Sunday, August 16, 2009

The Message of the Prodigal ...

I notice that pride, particularly religious pride (the sort that was focused on sidelining and excluding others) was the only issue that Jesus railed against. He met the "sinners" where they were ... was known (derisively) as "friend of sinners" and was accused of being a drunkard (oh, and in cahoots with the devil, too).

Makes me wonder if those of us who "keep sinning," and those of us who "keep pointing fingers at those who keep sinning" haven't both missed the point ... wondering if it's all a matter of not yet encountering the living Presence of Christ, who alone can touch hearts and transform lives, from the inside-out ...?

Wondering, too, if we haven't gotten the nature of God "all wrong"...?

I can't help but recall Jesus' story of the prodigal (which is really a story about the heart & nature of the Father) ... in this story the father is in every way the total opposite of the expected male patriarch. He allows the son to make choices against him, and even empowers him to do so by giving him the inheritance. Later, when the son has come to his senses (after coming to learn from the consequences of his choices -- the only way we seem to learn), the Father refuses to exercise his right to restore order, or impose a punishment. Both the son's leaving and the son's returning are seen as both necessary and painful -- a gift of adult freedom. The God I experience from this story is a Father who refuses to "own" us, refuses to demand our submission, refuses to punish our rebellion. This God respects our freedom, mourns for our perceived alienation, waits patiently (& expectantly) for our return, and accepts our (mixed-motived) love as a gift. When the Father speaks to the disgruntled older brother, I see a God who teaches us to not prefer the security of law over the adventure of grace.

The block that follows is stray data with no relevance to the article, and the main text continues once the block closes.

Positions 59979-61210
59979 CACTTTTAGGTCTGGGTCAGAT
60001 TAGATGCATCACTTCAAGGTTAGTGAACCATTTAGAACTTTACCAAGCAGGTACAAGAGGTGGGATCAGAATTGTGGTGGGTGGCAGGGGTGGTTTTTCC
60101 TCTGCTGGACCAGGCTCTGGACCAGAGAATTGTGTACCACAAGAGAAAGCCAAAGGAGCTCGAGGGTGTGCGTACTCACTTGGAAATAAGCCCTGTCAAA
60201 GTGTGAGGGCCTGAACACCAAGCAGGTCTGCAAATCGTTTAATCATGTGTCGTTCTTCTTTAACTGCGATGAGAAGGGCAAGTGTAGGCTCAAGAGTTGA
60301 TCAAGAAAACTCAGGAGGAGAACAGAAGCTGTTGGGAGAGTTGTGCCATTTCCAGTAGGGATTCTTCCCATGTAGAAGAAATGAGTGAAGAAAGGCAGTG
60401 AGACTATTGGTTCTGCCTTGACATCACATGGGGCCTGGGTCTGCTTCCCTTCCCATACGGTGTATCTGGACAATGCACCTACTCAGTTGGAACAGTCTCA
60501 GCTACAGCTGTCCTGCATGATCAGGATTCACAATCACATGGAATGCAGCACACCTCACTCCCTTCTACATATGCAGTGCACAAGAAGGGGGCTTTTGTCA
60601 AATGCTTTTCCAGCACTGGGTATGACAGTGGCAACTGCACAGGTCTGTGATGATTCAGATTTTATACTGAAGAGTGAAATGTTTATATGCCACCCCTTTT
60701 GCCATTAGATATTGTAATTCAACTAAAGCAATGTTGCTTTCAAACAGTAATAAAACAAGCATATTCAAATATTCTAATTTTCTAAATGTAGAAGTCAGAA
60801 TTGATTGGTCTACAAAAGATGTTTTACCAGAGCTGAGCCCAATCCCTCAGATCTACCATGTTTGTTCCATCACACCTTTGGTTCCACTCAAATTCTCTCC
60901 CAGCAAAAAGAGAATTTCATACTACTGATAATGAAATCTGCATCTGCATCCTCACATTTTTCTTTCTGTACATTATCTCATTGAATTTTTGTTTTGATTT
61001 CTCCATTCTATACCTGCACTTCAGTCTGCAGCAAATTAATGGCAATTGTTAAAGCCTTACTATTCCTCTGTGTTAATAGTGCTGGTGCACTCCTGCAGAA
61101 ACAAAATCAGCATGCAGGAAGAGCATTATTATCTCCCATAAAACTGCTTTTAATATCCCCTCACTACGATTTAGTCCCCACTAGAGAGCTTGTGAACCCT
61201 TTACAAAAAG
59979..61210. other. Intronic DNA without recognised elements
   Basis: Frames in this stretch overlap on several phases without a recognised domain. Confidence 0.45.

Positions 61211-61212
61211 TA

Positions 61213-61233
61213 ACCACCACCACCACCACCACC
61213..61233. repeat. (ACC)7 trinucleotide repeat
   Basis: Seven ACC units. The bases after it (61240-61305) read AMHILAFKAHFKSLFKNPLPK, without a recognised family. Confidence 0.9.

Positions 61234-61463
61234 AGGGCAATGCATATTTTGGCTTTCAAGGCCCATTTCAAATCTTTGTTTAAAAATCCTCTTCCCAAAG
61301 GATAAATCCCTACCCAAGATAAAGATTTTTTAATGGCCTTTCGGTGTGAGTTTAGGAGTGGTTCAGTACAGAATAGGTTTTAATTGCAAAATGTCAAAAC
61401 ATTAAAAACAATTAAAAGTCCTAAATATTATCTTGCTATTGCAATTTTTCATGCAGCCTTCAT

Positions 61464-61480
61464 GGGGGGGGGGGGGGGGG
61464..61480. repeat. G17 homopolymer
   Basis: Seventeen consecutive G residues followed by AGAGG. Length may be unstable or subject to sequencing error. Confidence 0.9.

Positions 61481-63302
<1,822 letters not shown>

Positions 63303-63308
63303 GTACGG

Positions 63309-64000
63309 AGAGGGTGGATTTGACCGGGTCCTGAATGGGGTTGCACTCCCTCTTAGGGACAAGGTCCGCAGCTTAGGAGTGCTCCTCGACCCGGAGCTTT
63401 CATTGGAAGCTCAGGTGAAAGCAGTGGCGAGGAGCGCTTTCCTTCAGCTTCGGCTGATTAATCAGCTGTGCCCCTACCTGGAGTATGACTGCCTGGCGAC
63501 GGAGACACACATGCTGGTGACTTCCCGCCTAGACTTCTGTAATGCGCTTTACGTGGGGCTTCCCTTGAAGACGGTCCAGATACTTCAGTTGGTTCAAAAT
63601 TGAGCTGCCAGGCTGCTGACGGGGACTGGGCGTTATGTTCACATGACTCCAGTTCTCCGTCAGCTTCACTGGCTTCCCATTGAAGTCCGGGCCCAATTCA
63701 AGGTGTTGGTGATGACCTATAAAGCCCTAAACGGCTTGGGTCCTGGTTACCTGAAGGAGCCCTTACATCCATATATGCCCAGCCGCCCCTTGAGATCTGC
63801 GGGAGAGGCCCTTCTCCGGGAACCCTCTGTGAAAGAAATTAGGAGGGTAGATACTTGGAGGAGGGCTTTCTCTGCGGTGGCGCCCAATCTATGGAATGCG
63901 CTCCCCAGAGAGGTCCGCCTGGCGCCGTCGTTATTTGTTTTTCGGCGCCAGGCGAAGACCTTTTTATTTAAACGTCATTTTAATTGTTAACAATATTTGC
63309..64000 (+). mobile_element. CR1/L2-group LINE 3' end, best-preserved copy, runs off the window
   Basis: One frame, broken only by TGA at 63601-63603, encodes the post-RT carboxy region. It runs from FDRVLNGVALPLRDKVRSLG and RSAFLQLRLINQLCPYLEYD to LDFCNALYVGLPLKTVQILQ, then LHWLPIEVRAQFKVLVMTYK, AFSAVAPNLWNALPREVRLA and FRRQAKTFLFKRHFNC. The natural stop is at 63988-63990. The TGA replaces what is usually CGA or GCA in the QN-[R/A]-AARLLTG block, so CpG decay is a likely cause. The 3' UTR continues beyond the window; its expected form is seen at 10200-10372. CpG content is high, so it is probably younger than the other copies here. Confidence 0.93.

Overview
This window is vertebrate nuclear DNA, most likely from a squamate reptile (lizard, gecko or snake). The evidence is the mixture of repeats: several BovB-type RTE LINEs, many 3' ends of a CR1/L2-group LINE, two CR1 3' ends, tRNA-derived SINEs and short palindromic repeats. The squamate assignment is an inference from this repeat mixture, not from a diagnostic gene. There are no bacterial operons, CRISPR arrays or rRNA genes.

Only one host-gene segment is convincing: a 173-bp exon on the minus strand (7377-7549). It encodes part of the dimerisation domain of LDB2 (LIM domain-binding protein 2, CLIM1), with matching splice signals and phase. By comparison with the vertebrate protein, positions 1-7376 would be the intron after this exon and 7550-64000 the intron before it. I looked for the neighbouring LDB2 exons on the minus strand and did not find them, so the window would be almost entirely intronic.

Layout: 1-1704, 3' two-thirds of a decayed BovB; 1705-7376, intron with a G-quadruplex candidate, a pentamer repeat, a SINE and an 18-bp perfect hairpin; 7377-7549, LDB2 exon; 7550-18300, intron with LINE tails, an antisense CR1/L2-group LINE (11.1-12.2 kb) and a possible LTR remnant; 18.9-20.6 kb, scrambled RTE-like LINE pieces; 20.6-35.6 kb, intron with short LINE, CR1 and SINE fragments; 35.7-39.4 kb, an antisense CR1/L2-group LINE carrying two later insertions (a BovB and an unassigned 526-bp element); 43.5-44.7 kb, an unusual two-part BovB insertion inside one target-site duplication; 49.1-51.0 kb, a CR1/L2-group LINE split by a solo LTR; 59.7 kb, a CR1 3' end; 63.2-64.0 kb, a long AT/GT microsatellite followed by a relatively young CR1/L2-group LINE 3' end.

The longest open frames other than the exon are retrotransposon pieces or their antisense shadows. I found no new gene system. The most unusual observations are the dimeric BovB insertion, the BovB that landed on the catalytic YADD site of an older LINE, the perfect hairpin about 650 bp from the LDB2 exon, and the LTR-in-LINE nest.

And most shocking of all, I see this: The power God refuses to assume over us is surely *not* given by God to any human over another...!

I see that we get this penchant to rule over others, to correct others, to control others' thoughts and actions, *not* from Jesus, but from the Pharisees Jesus rebuked.

Shalom, Dena

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